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The science behind GeoSource 3.0 source imaging and GTEN 100 Neuromodulation

EGI’s focus has always been on developing the very best research tools — the same tools that we want to use in our own research — and then streamlining and optimizing the workflow to make the technology accessible for our customers. The technology behind EGI’s newest products is based on research conducted in the EGI Science Department in collaboration with researchers at other institutions.

SymposiaOnDemand buttonNEW! View EGI's GTEN Symposium presented at OHBM 2016. See it now with EGI Symposia ON DEMAND


NEW! EGI's new study using GTEN 100 Research System and pulsed protocols showed long-term depression of motor cortex excitability, sustained over 90 minutes following current injection (Luu et al., 2016).

Focus on high resolution and accurate head models for electrical source imaging

EGI scientists, in collaboration with researchers at the Neuroinformatics Center and Psychology Department at the University of Oregon and the Neuroimaging Laboratory at Washington University in St. Louis, have demonstrated that good conductivity estimates and good geometry descriptions in the head model improve the accuracy of source localization (Song et al., 2013). In another study, we showed that a dense array of electrodes with whole head coverage, including the neck and face regions, is critical for accurate source analysis (Song et al., 2015).

Based on this research, we integrated dense array EEG and the best head models into our new GeoSource 3.0 Research products to create what we believe to be the most accurate source estimation product available. We tested the ability of GeoSource 3.0 source estimation to identify a small known area of the motor cortex, and were able to show localization to a known anatomical location, as well as comparable results to fMRI studies (Kuo et al., 2014).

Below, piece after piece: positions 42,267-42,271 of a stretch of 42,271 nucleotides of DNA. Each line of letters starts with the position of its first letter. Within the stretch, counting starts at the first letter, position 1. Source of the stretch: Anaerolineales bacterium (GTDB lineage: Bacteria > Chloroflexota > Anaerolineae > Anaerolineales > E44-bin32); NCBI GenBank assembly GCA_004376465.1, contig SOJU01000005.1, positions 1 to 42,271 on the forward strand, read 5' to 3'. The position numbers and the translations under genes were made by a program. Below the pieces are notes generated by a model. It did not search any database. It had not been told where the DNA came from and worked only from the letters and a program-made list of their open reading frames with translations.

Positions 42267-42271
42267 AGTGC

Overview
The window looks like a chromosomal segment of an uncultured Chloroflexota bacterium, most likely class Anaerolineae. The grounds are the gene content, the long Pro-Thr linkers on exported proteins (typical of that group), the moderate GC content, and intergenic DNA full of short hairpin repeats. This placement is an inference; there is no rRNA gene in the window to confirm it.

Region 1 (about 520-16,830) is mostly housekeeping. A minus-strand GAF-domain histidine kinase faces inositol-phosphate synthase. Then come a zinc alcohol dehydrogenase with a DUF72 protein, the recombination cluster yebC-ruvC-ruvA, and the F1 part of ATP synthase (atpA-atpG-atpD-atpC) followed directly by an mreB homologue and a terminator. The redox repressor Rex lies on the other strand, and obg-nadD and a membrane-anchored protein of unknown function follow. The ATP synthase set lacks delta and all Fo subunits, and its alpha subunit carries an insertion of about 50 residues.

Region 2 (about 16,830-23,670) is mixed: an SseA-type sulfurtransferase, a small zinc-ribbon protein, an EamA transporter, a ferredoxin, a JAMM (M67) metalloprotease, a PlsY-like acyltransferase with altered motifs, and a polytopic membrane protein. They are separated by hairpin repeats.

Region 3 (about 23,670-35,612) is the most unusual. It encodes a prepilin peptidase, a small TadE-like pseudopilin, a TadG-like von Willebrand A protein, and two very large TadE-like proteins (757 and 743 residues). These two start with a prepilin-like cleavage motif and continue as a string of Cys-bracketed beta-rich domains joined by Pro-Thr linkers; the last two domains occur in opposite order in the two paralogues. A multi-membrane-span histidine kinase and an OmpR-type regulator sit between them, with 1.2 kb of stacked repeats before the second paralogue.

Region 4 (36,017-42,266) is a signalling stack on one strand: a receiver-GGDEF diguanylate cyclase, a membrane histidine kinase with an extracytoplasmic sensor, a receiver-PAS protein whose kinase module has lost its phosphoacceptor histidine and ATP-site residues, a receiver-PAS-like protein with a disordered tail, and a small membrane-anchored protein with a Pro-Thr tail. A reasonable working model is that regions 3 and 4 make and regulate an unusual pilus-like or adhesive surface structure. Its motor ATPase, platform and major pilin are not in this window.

Focus on streamlining the process of creating individual head models

To simplify the arduous process of building high-quality individual head models, EGI scientists developed techniques for automatic identification of 7 different head tissues directly from an individual MRI scan, CT scan, and sensor locations, and for performing the cortical surface extraction required for use of the Finite Difference Method (Li, Papademetris, and Tucker, 2016). This work, along with the integration of accelerated computing, makes it possible for GeoSource 3 customers to construct individual FDM models using a step-by-step workflow that takes a fraction of the time normally required for this level of accuracy.

The technology behind GTEN 100 Neuromodulation

In developing the GTEN 100 Neuromodulation technology, EGI incorporated all of the accuracy advantages of using a dense array of electrodes and high-quality head models, and additionally, we applied the reciprocity principle in developing the most accurate planning software for delivering current to a chosen brain target. Our published work in collaboration with Fernandez-Corazza at Universidad Nacional de La Plata, details the importance and benefits of using the reciprocity principle for targeting and compares the reciprocity methods against standard optimization techniques. The research shows that using the reciprocity principle, one can develop a superior method for selecting electrodes for current injection for a given target (Fernandez-Corazza et al., 2016).

EGI’s work is covered by several patents and patents pending. Net Station 5.3, GeoSource 3.0, and GTEN 100 products are protected by one or more of the following issued US patents: 6,330,470, 6,594,521, and 9,326,699. GeoSource 3.0 Research products are protected by one or more of the following US patents: 8,478,011.